Paralympians overcome obstacles, break records

Editorials featured in the Forum section are solely the opinions of their individual authors.

In the fading noise from the closing ceremonies of the Olympic games, the Paralympians compete. But after two weeks of focused international attention, the media seems to move away from sports competition back to the commonplace: the economy, new technology, celebrity gossip, and ongoing war. Often the Paralympics are lost in this return to normalcy.

For us, it took a gallery of incredible images from this year’s X Paralympic Winter Games to even give thought to the 506 athletes who competed in Vancouver and Whistler this past week. A photograph of Haitao Du, a cross-country skier from China, pictures him competing in the 20-kilometer cross-country race, with no poles and no arms. A photograph from the podium of the men’s slalom standing event shows Australian bronze-medalist Cameron Rahles-Rahbula with one leg; German silver-medalist Gerd Schonfelder with only one arm; and New Zealand gold-medalist Adam Hall, who suffers from spina bifida. A shot of the United States’ Patrick McDonald getting ready for his team’s wheelchair curling game just begs the question — how do they even do that?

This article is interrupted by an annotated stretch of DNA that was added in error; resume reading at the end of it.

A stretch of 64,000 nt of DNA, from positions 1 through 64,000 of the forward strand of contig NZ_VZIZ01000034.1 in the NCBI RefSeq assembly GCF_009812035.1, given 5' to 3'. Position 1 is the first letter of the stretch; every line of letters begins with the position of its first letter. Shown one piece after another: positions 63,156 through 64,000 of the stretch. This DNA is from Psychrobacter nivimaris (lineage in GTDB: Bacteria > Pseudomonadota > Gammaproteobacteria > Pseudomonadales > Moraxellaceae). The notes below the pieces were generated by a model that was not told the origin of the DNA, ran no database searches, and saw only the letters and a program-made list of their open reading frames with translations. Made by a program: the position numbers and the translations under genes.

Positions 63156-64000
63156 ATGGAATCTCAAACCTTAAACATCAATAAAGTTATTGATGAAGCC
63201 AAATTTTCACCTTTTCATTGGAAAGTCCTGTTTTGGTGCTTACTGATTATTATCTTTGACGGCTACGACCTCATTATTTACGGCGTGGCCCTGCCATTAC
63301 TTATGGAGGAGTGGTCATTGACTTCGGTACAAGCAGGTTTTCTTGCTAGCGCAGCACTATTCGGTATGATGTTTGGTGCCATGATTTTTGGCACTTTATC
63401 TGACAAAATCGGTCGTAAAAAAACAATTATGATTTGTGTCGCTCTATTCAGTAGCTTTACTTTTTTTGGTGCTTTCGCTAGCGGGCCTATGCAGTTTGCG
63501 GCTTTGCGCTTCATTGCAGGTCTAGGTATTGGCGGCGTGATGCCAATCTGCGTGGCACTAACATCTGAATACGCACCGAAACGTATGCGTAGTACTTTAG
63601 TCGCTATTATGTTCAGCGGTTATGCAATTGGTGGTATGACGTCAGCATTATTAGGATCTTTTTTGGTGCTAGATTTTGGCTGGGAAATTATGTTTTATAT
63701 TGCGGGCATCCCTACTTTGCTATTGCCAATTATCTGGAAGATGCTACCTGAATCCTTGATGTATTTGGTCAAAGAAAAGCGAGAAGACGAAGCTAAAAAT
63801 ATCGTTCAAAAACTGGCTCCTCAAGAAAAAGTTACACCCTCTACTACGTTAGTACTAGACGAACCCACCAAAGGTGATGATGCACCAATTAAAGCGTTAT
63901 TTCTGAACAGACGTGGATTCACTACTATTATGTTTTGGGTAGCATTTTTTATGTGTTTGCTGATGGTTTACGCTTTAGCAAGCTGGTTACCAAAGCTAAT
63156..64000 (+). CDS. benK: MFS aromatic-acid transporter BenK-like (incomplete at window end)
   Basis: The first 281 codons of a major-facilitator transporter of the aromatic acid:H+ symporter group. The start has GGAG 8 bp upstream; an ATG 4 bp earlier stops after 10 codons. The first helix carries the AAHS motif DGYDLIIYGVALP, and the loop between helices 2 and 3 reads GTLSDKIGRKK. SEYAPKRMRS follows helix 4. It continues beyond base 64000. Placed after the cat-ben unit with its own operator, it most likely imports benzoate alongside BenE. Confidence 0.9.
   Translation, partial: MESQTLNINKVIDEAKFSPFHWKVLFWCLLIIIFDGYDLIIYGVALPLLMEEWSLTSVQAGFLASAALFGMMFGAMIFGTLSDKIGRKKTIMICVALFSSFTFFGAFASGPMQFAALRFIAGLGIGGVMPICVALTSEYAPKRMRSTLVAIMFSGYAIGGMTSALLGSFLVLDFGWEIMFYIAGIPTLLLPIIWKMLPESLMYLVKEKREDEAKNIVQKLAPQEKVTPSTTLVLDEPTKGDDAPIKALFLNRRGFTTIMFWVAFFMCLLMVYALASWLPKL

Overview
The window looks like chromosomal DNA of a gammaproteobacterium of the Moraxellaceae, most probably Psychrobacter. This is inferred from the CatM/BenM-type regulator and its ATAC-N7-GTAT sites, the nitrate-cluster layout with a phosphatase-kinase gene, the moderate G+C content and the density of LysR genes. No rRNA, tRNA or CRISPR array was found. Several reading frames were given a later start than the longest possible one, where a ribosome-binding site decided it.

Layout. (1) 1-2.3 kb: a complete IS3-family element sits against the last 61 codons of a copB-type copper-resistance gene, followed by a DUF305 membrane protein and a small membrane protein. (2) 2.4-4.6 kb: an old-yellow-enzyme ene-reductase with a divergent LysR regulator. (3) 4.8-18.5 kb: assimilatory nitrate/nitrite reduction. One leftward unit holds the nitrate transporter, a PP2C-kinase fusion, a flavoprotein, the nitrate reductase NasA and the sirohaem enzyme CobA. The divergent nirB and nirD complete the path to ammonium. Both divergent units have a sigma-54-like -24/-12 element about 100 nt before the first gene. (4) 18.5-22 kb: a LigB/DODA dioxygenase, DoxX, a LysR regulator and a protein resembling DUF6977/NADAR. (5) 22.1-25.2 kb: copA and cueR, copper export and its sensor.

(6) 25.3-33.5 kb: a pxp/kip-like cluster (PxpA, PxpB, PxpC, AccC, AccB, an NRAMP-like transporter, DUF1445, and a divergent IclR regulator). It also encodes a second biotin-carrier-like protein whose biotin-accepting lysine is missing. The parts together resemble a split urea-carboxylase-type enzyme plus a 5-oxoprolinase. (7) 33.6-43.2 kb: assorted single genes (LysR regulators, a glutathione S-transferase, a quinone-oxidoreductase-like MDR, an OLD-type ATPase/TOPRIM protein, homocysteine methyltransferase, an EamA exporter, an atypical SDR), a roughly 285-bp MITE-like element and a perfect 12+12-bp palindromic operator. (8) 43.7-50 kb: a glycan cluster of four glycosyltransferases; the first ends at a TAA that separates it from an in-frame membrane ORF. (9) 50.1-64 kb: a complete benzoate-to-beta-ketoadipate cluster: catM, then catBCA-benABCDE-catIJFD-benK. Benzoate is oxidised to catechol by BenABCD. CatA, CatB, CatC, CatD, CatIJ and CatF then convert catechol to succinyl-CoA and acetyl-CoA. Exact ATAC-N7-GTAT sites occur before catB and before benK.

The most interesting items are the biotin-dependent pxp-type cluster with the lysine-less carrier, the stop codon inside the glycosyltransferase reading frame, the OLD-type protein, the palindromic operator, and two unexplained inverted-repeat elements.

It is a testament to the ability and perseverance of these athletes that the Paralympics can even exist. These men and women have overcome disabilities that society views as completely debilitating and are taking part in an event that defines them as some of the top competitors in the world.

Originally a portmanteau combining “paraplegic” with “Olympic,” the global governing body of the games has re-oriented the title to replace paraplegic with parallel. They are supporting the ideal of the Paralympics being a co-event with the Olympic movement, not a sideline occurrence. And this is apparent to those who pay attention to the games. These are incredible performances of athleticism that unfortunately seem to have fallen out of the spotlight.

We want these Olympians to be granted the same respect as their peers whom we watched, eyes glued to televisions and monitors for days. They are every bit as qualified and have often come from unimaginable places to reach their dreams. They deserve our attention as much as the Olympics that fills mass media.
So, for the same reasons as for the Olympic games, give the Paralympics a look next time they’re on — to see compelling athletes representing their countries, their competitive spirits outshining any obstacles that may have been placed in their way.